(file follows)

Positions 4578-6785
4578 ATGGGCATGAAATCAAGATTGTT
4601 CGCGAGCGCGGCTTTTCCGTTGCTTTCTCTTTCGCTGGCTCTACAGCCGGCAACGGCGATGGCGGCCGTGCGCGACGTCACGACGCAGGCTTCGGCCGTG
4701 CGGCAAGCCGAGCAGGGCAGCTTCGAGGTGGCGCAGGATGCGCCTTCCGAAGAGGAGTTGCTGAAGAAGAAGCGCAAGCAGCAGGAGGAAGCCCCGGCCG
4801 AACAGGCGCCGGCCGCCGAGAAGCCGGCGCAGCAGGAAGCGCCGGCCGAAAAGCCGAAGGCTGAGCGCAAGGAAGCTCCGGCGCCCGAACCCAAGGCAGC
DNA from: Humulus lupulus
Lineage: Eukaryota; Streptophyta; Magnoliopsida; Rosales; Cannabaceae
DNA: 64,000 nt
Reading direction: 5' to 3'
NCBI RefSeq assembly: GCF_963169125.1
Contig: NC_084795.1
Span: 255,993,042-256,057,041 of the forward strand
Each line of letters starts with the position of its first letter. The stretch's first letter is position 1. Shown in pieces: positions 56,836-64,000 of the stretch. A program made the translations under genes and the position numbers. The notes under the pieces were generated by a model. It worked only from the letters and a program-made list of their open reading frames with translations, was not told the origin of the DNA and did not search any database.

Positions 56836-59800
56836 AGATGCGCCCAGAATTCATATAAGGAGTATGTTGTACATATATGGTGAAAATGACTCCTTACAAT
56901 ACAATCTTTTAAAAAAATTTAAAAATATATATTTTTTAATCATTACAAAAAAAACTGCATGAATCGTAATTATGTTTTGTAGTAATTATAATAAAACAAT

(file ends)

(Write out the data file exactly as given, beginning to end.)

Positions 4578-6785
4578 ATGGGCATGAAATCAAGATTGTT
4601 CGCGAGCGCGGCTTTTCCGTTGCTTTCTCTTTCGCTGGCTCTACAGCCGGCAACGGCGATGGCGGCCGTGCGCGACGTCACGACGCAGGCTTCGGCCGTG
4701 CGGCAAGCCGAGCAGGGCAGCTTCGAGGTGGCGCAGGATGCGCCTTCCGAAGAGGAGTTGCTGAAGAAGAAGCGCAAGCAGCAGGAGGAAGCCCCGGCCG
4801 AACAGGCGCCGGCCGCCGAGAAGCCGGCGCAGCAGGAAGCGCCGGCCGAAAAGCCGAAGGCTGAGCGCAAGGAAGCTCCGGCGCCCGAACCCAAGGCAGC
DNA from: Humulus lupulus
Lineage: Eukaryota; Streptophyta; Magnoliopsida; Rosales; Cannabaceae
DNA: 64,000 nt
Reading direction: 5' to 3'
NCBI RefSeq assembly: GCF_963169125.1
Contig: NC_084795.1
Span: 255,993,042-256,057,041 of the forward strand
Each line of letters starts with the position of its first letter. The stretch's first letter is position 1. Shown in pieces: positions 56,836-64,000 of the stretch. A program made the translations under genes and the position numbers. The notes under the pieces were generated by a model. It worked only from the letters and a program-made list of their open reading frames with translations, was not told the origin of the DNA and did not search any database.

Positions 56836-59800
56836 AGATGCGCCCAGAATTCATATAAGGAGTATGTTGTACATATATGGTGAAAATGACTCCTTACAAT
56901 ACAATCTTTTAAAAAAATTTAAAAATATATATTTTTTAATCATTACAAAAAAAACTGCATGAATCGTAATTATGTTTTGTAGTAATTATAATAAAACAAT